“Over the past two decades, the evidence that nature serves us well in mind and body has accumulated to a degree that approaches natural law. ‘The benefits of nature that have been intuited and written about through the ages have withstood rigorous scientific scrutiny,’ notes Frances Kuo, director of the Landscape and Human Healthy Laboratory at the University of Illinois at Urbana-Champaign… ‘In the face of the tremendously diverse and rigorous tests to which the nature-human healthy hypothesis has been subjected, the strength, consistency, and convergence of the findings are remarkable.’
You have probably heard of some of these studies by now, maybe learning that a window with a view of trees can help you heal after a surgery, or make you less likely to commit or be the victim of a violent crime. Recent research found that even a photograph of nature in the main room of a small psychiatric hospital could result in a $30,000 annual reduction in medication to reduce patient agitation…
The going theory, probably impossible to prove, is that our baseline appreciation of nature is a paleo-phenomenon, hard-wired into our genes and grounded in the fact that the natural world is our ancestral home, where our species evolved over millions of years. Our minds, as much as our bodies, were formed in the presence of the wild.
Much of this falls under the rubric of science telling us what we already know, but it also illuminates an overlooked point. When we walk the waterfront in our sorrow, when we lie down in a sunlit meadow in purest delight, we typically think of our actions as choices; in the words of one environmental psychologist, we have come to see nature as a ‘sentimental luxury.’ We tell ourselves we preferred to seek the shore or the meadow; we might have also played Assassin’s Creed IV or gone shopping for a new peacoat. But what stands out in the research is that nothing else is as effective as nature -- a can of Red Bull cannot restore focus as effectively as a few minutes in a grove of trees; a weekend jaunt to New Orleans will not inspire wonder as effectively as time spent in the desert. Nature offers us respite from the worlds we create for ourselves. It’s not a preference. It’s a need.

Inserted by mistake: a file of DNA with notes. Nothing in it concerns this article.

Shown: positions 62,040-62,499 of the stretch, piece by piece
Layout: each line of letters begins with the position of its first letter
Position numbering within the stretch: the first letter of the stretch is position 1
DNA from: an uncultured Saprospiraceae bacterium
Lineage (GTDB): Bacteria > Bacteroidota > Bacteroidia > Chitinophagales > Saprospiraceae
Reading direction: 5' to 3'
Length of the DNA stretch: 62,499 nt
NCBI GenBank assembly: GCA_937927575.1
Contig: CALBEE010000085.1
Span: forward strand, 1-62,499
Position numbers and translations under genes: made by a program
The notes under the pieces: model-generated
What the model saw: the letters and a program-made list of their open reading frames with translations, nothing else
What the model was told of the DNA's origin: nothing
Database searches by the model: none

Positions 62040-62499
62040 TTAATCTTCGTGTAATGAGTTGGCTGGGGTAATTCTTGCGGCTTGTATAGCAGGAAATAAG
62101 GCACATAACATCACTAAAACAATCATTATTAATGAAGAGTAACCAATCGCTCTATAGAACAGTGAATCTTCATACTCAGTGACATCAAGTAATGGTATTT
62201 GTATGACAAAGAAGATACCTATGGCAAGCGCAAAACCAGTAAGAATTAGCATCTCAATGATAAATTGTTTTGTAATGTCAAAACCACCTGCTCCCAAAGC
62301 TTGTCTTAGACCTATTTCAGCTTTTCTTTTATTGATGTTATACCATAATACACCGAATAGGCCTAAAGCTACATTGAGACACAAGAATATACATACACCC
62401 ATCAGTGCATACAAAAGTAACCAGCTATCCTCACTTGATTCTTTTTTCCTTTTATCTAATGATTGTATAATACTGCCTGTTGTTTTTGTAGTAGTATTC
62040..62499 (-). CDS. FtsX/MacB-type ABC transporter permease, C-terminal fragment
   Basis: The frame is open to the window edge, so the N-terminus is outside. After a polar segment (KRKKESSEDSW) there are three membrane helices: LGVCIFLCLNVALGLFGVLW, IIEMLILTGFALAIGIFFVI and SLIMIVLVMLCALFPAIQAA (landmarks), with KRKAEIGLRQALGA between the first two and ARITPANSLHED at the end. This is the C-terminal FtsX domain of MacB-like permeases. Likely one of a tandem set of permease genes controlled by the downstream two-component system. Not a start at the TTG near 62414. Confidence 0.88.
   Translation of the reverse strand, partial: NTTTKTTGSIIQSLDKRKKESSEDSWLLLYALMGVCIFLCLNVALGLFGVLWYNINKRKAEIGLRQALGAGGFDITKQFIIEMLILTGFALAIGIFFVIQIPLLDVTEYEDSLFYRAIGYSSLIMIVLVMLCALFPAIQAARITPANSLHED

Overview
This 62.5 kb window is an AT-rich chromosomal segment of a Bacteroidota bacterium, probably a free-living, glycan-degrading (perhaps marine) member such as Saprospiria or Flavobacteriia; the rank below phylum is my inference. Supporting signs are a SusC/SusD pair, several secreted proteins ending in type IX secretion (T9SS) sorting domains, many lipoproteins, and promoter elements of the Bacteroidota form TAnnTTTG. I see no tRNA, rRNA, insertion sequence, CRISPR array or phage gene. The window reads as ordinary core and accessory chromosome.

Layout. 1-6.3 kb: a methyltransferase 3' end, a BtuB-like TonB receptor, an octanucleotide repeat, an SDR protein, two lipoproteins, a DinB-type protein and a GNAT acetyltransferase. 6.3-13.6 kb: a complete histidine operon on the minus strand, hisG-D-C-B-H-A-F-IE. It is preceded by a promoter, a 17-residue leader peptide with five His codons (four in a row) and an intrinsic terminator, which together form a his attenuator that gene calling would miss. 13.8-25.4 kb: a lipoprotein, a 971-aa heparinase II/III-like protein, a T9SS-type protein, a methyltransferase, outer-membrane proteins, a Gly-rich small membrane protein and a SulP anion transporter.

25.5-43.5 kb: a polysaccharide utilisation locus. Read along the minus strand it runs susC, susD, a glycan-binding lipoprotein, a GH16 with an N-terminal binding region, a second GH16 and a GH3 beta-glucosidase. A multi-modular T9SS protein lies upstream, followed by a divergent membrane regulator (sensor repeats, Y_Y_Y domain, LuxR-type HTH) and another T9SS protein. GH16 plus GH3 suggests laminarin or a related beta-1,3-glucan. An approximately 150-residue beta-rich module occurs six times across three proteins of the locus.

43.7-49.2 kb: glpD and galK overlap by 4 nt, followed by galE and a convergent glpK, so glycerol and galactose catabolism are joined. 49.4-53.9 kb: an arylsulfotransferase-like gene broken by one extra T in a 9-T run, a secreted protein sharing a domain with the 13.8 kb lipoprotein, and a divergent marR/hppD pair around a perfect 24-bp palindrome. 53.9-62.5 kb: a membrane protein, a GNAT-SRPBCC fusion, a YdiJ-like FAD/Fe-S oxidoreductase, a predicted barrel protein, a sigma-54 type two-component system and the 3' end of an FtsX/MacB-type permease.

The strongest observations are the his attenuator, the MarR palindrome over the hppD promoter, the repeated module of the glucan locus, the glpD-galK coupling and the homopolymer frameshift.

-- J. B. MacKinnon, “Facing Fear -- How nature cured one man’s anxious mind,” Orion magazine, May/June 2016.
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Many people treat nature like it’s nice scenery to enjoy when we can, often as a backdrop to our activities, and as a place to “get away from it all” on vacation.
Do we really need nature? That’s almost certainly an absurd question, like asking if we really need air to breathe, or food to eat, or other people to socialize with.
Yet how many of the things we concern ourselves with, or that occupy our minds each day, involve the natural world? Certainly our media isn’t very interested.
Aside from natural disasters, “dangerous wild animals” and other sensational subjects, nature is rarely considered newsworthy and remains mostly off the map.
That’s a reflection of the fact that we live in a culture that couldn’t be more obsessed with human concerns, accomplishments, dramas, and countless pathologies (from political extremism to perverse crimes), while paying relatively little attention to the countless other life forms that occupy this amazing planet.
Those of us who are hikers or otherwise avid outdoorspeople, however, are less oblivious to nature. Some of us have thoughts about the natural world every day.
When we spend time in nature regularly it’s easier to appreciate the incredible beauty and richness of life on earth. And to know how good nature is for us. Not to mention how good and beautiful many of the elements and processes of life can be.
The frequently-forgotten reality is that our “civilized” lives are utterly dependent on the natural world. We’re part of nature and couldn’t possibly survive without it.
We and our living planet would surely benefit greatly if more people paid attention to “the rest of life” that lies beyond our narrow human concerns and distractions.
And while we obviously have a right to meet our personal needs, there’s also an urgent need for more of us to take responsibility for the well-being of the Earth.
-- Charlie Cook